ConocoPhillips said it was preparing to put the plant into long-term shutdown mode in the autumn.
“The reduced operations will focus on continued preservation of the facilities for future LNG exports,” the company said.
“How long the plant is mothballed will depend on market conditions and right now there are about 30 people working at the LNG plant, 18 of whom are ConocoPhillips employees,” it added.
The location had always been favoured by the new and larger Alaska LNG project and the purchase of the plant would give the venture a brownfield site to build on.
ConocoPhillips said in November 2016 it planned to sell the Kenai facility, which was the first US liquefaction and export plant to come on stream in 1969 and went on to export cargoes to Japan for 46 years.
Kenai LNG had been given a short reprieve after shutting down in 2013 and during 2014 and 2015 exported about 10 cargoes to Japan, mostly on a spot basis to Japanese utilities.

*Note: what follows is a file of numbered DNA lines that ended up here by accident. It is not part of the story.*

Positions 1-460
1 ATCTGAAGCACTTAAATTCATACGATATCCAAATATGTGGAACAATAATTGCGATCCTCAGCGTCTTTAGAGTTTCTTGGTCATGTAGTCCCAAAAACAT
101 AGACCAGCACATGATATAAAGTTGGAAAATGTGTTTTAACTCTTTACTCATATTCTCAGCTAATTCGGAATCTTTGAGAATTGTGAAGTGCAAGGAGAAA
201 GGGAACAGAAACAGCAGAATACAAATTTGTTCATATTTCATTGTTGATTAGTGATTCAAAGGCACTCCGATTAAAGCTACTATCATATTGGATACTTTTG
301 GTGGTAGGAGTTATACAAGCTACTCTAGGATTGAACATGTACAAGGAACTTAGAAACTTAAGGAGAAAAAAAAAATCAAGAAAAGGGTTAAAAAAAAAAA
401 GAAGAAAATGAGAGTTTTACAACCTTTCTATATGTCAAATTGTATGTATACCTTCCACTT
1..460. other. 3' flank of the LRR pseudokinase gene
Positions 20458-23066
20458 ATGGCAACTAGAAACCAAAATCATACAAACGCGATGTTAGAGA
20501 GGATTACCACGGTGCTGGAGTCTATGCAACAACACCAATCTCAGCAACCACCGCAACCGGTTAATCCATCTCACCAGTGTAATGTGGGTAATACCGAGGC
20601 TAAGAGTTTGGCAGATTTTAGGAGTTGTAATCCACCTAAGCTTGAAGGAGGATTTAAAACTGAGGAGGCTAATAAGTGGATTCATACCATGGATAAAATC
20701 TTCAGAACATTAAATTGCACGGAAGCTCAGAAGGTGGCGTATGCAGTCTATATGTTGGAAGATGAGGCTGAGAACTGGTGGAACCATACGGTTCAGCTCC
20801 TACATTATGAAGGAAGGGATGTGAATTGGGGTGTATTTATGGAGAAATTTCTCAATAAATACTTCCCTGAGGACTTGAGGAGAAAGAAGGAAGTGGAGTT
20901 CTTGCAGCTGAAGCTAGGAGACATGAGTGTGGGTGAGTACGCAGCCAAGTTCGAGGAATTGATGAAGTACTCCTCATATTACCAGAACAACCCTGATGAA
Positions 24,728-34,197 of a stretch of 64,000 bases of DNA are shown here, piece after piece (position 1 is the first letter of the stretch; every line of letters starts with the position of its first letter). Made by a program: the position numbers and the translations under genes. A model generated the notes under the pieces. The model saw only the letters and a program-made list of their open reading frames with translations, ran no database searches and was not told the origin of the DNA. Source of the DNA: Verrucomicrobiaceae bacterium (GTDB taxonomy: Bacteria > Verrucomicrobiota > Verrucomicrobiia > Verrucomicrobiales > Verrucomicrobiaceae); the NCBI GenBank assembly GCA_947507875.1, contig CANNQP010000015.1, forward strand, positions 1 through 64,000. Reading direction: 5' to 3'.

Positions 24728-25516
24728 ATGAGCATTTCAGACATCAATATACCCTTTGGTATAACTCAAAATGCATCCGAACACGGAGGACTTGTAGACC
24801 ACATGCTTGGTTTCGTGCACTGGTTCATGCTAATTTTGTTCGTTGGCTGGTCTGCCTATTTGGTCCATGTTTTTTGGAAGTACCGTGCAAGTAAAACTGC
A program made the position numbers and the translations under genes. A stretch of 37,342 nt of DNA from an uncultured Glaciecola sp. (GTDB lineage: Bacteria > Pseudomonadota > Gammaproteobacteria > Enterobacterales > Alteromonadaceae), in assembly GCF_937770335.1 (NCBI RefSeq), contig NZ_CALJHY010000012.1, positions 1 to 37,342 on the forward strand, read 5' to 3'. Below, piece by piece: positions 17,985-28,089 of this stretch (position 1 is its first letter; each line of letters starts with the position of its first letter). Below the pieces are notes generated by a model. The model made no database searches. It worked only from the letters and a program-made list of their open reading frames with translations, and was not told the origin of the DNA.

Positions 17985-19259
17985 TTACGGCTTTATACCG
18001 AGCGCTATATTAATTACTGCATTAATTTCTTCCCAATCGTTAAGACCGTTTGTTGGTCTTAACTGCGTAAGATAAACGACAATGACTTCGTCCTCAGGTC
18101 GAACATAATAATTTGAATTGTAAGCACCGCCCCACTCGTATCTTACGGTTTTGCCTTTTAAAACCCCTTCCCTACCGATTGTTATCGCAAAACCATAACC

LNG from Kenai had previously been shipped under long-term contract to Tokyo Electric Power Co. and Tokyo Gas, though operations were gradually cut back at the ageing plant where the capacity is less than 900,000 tonnes per annum.
The volumes delivered from the two-Train Kenai plant were small compared with the eventual 27 million tonnes per annum for the first US Gulf Coast LNG export plant to come on stream, Sabine Pass in Louisiana.
The AGDC-led Alaska LNG project itself is planning to produce an initial 20 MTPA of LNG from its four planned processing Trains.
The original investors in the Kenai plant were Marathon Oil and the predecessor company of ConocoPhillips.
Its start-up in 1969 came four years after the first full-scale LNG export plant began commercial operations at Arzew in Algeria.